Thursday, July 29, 2010

Near the end

Two years of my life as a military conscript were coming to an end. In army parlance I had "min dae". I was an "ou man" now, having endured whatever so-called national service threw at me from July 1979 till the end of June, 1981. What the period did provide, in retrospect, and as this blog has shown thus far, was an incredible opportunity to hone my drawing skills, acquired during a four-year fine art diploma course at the East London Tech from 1975 to 1978. As the end approached, I even lashed out on a proper sketch pad, costing all of R1.05. These are some of the drawings done in it. I was in a smaller bungalow now, with about a dozen okes, all of whom knew that this was only the end of the beginning. "Camps" of one- and three-month duration beckoned, with four months expected of us every two-year cycle for the next 10 years or so.

Being almost part of the furniture at 1 Intelligence School, Kimberley, we even got on fairly cordially with the RSM, mentioned earlier. This is his dog, nicknamed "Troep", which meant he ordered it around like he did the rest of the troops.

I packed several faces onto this page, including two or three who've cropped up earlier. That's Koertie on the right, and the excentric McCann on the left.

McCann was a total character. After the attempt at a realistic sketch, top, I did a quickie below which seemed to capture something of his zaniness. He had the ability to grow beard-like stubble in the space of a weekend.

This, I suspect is Peter Bain, a colleague from the Cape, who was in that final bungalow.

McCann joined some of the okes bent on boosting their muscles by working out with weights.

This comprises several sketches of Mr Bain. As noted earlier, writing home in those pre-cellphone, pre-email days was a regular occurrence.

How's this for a pencil portrait of aforementioned Peter Bain. There was one oke with us, whose first name only I recall as Ronny, who would always rip Peter off with the now seemingly childish misspelling of his name: "Peter B, A, N, Bain." Strange the things you remember.

I can't recall this guy's name, but he was an Afrikaans oke from East London. That seems to be the pencil shape of a dog, probably Troep, while below left I have dressed the canine in military gear, so he can pull his weight.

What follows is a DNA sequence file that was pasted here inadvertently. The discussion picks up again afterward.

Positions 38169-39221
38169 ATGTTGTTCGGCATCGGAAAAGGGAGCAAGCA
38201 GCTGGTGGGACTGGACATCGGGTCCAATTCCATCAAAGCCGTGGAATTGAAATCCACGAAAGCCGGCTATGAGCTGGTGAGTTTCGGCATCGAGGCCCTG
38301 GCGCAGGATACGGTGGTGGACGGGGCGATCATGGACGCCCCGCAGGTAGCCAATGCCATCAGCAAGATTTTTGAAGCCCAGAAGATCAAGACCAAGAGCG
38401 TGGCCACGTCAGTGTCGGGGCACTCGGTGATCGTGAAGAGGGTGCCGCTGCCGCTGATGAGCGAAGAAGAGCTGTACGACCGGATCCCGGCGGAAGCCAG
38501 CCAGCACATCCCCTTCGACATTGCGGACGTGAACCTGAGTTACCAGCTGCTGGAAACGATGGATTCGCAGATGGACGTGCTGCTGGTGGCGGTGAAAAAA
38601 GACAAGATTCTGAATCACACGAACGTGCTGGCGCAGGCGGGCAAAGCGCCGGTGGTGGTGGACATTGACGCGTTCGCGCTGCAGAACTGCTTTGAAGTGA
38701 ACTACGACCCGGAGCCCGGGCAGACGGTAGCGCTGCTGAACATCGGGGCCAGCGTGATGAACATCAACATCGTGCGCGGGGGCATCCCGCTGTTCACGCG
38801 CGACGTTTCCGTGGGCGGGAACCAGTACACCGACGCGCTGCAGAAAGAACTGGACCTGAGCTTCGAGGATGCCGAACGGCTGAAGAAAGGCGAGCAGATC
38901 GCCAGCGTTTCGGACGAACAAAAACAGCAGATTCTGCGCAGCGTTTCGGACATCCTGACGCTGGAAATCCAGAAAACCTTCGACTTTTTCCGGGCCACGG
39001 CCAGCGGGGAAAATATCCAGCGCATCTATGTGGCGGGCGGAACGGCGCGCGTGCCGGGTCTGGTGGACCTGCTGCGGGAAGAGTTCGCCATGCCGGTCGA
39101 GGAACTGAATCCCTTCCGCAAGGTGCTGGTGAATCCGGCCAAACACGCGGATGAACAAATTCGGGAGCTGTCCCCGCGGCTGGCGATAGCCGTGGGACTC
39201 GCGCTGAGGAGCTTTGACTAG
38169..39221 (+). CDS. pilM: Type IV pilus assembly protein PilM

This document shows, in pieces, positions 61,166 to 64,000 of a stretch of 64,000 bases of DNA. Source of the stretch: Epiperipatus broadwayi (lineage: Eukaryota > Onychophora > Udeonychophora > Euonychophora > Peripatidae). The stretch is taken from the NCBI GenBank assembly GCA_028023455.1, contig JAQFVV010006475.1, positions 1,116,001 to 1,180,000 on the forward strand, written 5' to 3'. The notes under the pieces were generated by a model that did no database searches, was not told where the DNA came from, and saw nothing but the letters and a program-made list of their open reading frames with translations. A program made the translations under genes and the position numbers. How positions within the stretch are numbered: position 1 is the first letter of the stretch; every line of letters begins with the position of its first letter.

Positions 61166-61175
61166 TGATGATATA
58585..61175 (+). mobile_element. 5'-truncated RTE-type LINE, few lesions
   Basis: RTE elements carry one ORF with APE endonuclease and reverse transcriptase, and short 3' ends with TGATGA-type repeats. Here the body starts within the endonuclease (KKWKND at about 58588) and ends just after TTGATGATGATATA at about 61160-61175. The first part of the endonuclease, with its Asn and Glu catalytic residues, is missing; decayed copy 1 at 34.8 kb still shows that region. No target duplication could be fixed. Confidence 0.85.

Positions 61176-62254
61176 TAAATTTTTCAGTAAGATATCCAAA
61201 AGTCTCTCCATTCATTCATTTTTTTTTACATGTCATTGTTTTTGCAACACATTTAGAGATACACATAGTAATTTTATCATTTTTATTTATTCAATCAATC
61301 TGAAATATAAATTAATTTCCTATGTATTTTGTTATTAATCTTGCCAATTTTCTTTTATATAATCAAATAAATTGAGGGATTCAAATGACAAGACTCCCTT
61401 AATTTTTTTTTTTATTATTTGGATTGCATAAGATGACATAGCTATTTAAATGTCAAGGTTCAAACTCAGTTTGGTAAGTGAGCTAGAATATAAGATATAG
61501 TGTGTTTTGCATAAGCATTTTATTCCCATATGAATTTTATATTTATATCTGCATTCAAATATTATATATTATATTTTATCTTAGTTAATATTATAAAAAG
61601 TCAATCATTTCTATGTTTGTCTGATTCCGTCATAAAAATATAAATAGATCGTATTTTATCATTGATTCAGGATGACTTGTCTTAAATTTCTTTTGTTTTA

During my art school diploma course I designed several chess sets, and made a few as well - from ceramics and carved from wood. So here, next to a careful study of my army boot, are ideas for another set.

Somehow I always found time to jot down a few images of the okes as they prepared for inspections, or whatever.

A few more guys from the period near the end of our two years. The chap shown twice on the right is, I think, the same one mentioned earlier, from East London.

Oh to fly away back to civilian life. This odd, smirking creature emerged from my subconscious probably around the time the "Forty Days" bug was biting.

Wednesday, July 28, 2010

Drawing furiously

This is my art form. I draw from life. And I did it with alacrity while doing two years' compulsory military service in the early 1980s. Herewith, another batch of those drawings, mainly done in the barracks, or bungalows, which I shared with hordes of other consripts.

Each picture, no matter how quick the sketch, has a specific, defining character of pose. This guy's straw-like hair tops off an economical technique.

This, I suspect, is again my mate of the time, Alan McIntyre. Note the feet just suggested, resting on something in the distance.

Who was this guy again? Another young Durbanite, I even went with him and a few mates to stay in his mom's flat. A divorcee, she got remarried that weekend in a humid Durban in February.

There is an unintended, probably, anger about this guy. Note the stretch of foreground leg.

Sammajoor. That's how Sergeant-Major sounds in Afrikaans. This was our RSM Blignaut, "die baas van die plaas". His favourite saying was: "The major mustn't f..k me around he must buy me a round."

I remember this oke as Koert. A likeable fellow, he always had a smile and seemed to relax with his legs in the oddest places.

Sometimes the sketches are so quick just the essence of the subject is captured.

I rather like this group of several severe right-looking faces.

One page of images can have a specific drawing style. Here I sort of zigzagged a bit, especially in the hair of the oke eating something on the left.

Solly Selkirk? Was his first name Solly, or was it his nickname? No matter, again his thin, wiry body lent itself to being drawn.